From Above by Jeremy Robinson


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Post August 12, 2005, 12:34:52 AM

Re: From Above by Jeremy Robinson

Thanks for the kind words Villa. This was really just an experimental story for me. And the only thing I knew about the story when I began was the tone, hence the dialog you enjoyed. I wrote it from beginning to end without stopping, other than to attend to bodily fuctions, which made it interesting. It also allowed me to stay in character (I typically don't write first person and or lacking as much PC). But that's what makes short stories so great. I was only married to this one for a day...just the way Priest would want it. ;)<br><br>Jeremy

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Post August 25, 2005, 12:00:56 PM

Re: From Above by Jeremy Robinson

Bill,<br><br>Great critique! It's nice to have readers who know their stuff.<br><br>My only excuse is that I threw out a lot of rules on purpose. When writing it I was picturing it as a Manga cartoon or a comic book (which I wrote many years ago) where the rules of physics no longer applied. In many ways this was an experiment for me. It was my first time writing first person. It was my first short story (I'd previously written two novels and 14 screenplays at the time this was written). And it was my first time writing a character like Priest. So my focus was on those things and science, the real stuff, was left at the wayside. That's not typically how I write, but disregarding those things allowed me to write all this new stuff much more comfortably.<br><br>That doesn't make the story better because the reader doesn't have all that info before reading it. But my hope was that the ridiculousness of the things he was doing and the tone of the story would convey that it was not to be taken seriously--Ala Bruce Campbell as Jaimie pointed out. As someone who typically sticks to straight science in novel length, it's liberating to write a short story where the rules are shrugged off. Maybe annoying to you (and other readers--I hated Mission to Mars too), but great fun for me.<br><br>So really, the bad science was a selfish indulgence on my part. FYI, the S was small and concealed...he was wearing Underoos.<br><br>But none of that disproves anything you said. It's just my excuse. You were 100% accurate and it’s great to see readers as knowledgeable as you. Thanks for putting the time into the critique that you did.<br><br>Jeremy<br>
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Post August 28, 2005, 01:46:26 AM

Re: From Above by Jeremy Robinson

But we do know a lot about orbital mechanics and the effects of vacuum on the human body and here the story really gets distracting. I've said it before in this forum and I am quite sure that I will have to say it again but NOBODY survives even a few seconds exposure to vacuum. Period.
Bill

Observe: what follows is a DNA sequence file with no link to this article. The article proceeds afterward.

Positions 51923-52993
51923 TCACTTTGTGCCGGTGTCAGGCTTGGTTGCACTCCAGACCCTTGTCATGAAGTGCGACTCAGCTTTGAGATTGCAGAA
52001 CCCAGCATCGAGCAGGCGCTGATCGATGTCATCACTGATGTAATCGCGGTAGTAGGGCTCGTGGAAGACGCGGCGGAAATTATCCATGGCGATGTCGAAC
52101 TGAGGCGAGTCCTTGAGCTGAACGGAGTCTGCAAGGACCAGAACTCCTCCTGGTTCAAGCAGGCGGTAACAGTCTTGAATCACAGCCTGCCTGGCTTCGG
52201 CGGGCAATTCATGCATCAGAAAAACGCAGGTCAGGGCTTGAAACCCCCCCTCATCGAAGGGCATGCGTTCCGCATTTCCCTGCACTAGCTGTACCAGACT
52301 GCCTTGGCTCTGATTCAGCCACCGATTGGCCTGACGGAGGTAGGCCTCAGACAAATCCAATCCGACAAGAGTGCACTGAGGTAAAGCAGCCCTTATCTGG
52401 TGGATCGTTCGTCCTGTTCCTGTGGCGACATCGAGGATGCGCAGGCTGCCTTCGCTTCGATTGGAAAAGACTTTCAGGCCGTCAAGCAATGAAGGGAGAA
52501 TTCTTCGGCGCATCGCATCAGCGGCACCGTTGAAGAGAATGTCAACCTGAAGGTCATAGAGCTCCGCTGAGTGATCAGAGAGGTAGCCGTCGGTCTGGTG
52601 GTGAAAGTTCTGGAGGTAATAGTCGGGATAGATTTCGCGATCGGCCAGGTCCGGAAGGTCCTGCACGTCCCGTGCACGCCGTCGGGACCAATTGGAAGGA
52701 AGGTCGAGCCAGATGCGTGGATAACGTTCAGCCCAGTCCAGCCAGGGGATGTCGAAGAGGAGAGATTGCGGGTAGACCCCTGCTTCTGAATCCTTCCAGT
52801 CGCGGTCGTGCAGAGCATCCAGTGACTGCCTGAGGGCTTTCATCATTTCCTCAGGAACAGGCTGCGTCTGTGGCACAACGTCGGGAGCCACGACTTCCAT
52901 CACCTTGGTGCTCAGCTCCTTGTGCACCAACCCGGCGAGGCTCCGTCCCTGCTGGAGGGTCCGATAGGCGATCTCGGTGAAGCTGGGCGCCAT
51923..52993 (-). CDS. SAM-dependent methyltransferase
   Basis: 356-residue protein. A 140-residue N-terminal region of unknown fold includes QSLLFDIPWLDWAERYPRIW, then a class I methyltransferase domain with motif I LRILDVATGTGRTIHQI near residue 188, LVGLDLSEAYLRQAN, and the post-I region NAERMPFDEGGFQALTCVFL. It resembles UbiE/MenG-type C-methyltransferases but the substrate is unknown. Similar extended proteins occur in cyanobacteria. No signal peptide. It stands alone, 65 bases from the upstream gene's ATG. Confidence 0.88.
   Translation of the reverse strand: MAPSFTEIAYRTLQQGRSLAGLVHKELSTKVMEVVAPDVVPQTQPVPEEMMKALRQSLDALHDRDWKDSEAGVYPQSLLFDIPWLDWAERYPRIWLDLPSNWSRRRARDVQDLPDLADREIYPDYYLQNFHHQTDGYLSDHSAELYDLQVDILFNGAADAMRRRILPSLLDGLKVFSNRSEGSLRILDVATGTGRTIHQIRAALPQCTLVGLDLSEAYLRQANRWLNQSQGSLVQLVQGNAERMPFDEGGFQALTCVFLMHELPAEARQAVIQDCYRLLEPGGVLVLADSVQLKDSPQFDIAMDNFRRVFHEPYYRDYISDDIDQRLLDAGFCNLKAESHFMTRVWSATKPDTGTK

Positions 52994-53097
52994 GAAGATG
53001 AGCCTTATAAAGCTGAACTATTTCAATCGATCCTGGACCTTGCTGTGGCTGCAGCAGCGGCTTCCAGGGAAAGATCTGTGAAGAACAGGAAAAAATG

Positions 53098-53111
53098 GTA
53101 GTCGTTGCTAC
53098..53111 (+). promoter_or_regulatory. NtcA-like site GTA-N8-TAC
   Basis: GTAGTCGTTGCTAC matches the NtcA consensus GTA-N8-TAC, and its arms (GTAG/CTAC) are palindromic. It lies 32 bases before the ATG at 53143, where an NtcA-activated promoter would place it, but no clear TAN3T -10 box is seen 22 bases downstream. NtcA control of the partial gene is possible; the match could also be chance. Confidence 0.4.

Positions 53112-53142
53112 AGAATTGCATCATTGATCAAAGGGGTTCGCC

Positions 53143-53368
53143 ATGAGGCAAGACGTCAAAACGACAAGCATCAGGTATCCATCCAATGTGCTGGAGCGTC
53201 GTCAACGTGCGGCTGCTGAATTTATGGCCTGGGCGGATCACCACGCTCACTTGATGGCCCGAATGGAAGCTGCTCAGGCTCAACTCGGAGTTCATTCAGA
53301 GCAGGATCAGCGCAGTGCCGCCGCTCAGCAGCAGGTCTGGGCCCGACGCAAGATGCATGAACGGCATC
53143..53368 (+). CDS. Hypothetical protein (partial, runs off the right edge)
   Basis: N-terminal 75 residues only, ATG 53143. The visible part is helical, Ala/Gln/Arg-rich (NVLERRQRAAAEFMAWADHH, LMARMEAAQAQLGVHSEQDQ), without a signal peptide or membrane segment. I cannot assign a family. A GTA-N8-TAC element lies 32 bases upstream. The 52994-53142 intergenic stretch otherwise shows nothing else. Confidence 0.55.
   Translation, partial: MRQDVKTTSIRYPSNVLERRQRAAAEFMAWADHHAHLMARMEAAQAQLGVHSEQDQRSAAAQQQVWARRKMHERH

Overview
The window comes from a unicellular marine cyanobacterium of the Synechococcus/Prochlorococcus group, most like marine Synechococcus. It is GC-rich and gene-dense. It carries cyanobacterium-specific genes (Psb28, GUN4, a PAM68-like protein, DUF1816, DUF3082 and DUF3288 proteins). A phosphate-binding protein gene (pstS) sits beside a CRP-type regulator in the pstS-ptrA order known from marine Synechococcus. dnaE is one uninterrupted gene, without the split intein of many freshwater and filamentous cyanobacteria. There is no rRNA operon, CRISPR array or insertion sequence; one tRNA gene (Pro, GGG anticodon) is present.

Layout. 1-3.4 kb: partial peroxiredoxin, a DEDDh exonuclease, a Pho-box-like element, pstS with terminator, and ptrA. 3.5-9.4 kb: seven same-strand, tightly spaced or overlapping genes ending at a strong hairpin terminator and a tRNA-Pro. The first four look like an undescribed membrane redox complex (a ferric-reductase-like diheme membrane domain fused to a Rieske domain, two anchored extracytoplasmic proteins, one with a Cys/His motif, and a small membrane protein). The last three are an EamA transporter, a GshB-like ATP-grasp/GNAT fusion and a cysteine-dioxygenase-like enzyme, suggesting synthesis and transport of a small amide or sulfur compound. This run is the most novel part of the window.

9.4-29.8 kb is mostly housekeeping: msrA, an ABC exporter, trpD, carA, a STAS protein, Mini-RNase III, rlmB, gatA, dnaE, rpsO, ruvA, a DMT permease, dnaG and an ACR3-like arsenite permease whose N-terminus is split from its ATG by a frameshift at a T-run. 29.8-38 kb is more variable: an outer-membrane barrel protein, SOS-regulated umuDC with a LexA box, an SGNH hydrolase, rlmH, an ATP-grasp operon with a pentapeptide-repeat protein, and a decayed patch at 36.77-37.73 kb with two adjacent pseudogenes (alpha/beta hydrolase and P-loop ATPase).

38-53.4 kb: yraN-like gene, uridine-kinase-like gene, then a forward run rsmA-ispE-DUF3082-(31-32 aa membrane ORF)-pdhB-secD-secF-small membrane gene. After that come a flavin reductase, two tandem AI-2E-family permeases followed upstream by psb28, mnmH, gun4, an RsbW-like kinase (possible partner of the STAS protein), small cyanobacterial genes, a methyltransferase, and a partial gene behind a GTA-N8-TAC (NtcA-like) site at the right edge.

<br>I won't debate you on your other science notes, but this one caught my eye, since I've looked it up before. Some of the boys at NASA have a contrary opinion:<br>http://imagine.gsfc.nasa.gov/docs/ask_astro/answers/970603.html<br><br><br>Jeremy, <br>As far as your story goes, let me politely say that it wasn't for me, but I don't really go for Bruce Campbell, either. <br><br>That it was meant to have a tongue-in-cheek tone didn't register with me, and I took it for a serious tale (which, from that perspective, made it's hero a really dislikable guy). Aphelion exists to help other writers learn the art of storytelling from each other, so, for discussion's sake, what exactly were the markers of this? Where did my vision go myopic on this?<br><br>I liked the opener, it drew me in well, and I wanted to know what was going on.<br><br>On setting, I like one which "comes alive", using all five the senses to make the scene feel real to me. The world building here felt incomplete to me, and I didn't have enough description to know what anyone or anything really looked like. For example, I could not picture the Mooners satellite weapon, inside or out, and it detracted from the story for me. Furthermore, the internal monologue which followed prior to the impending brawl with Rehna became more or less an extended infodump to set the scene, and I hate that in stories.<br><br>The protagonist is not a believable character, but you've mentioned that he wasn't meant to be. That aside, his actions remained consistent throughout with his personality, and he showed growth in his arc. Well done there.<br><br>On plot, avoiding the superhuman abilities, the aforementioned tongue in cheek, and Bill's recoil notion, I still had a few problems. As I understood it, the Mooners were embroiled in their plot for 2500 years?? Also, it took them that long to position their 300 weapons. They spread out their implementation over that long?? How can they build so well that they machines don't short circuit & misfire with that much wait? Or are we supposed to think that they only recently invented their technology, even though they've worked on nothing else during this time. If they're just looking to wipe out that many places, nukes would have been a lot easier. On top of that, this disintegration beam comes with a "wide" setting that takes out whole cities--but no one thought to try it with two and a half millennia of planning? And everybody shooting at once, nobody thought of that, either? Or a backup command center, or independent control programs?<br><br>My suspension of disbelief strained too far on this, sorry, and it broke.<br><br>On dialogue, I thought Priest and Gawyn spoke with recognizably different voices and that was a good thing. Rehna's voice, on the other hand, was hardly different than Priest, and I thought that was a missed opportunity.<br><br><br>Again, this kind of story is not my cup of tea, so my comments may not be helpful. Then again, if you've got 14 screenplays and 2 novels under your belt, I doubt you're sending "A" list material to a free webzine--this may just be clearing out old drawers and not representative of your current skill level. Still, maybe something I've said may be of use to you in future endeavors.<br><br>Best of luck.<br><br>Nate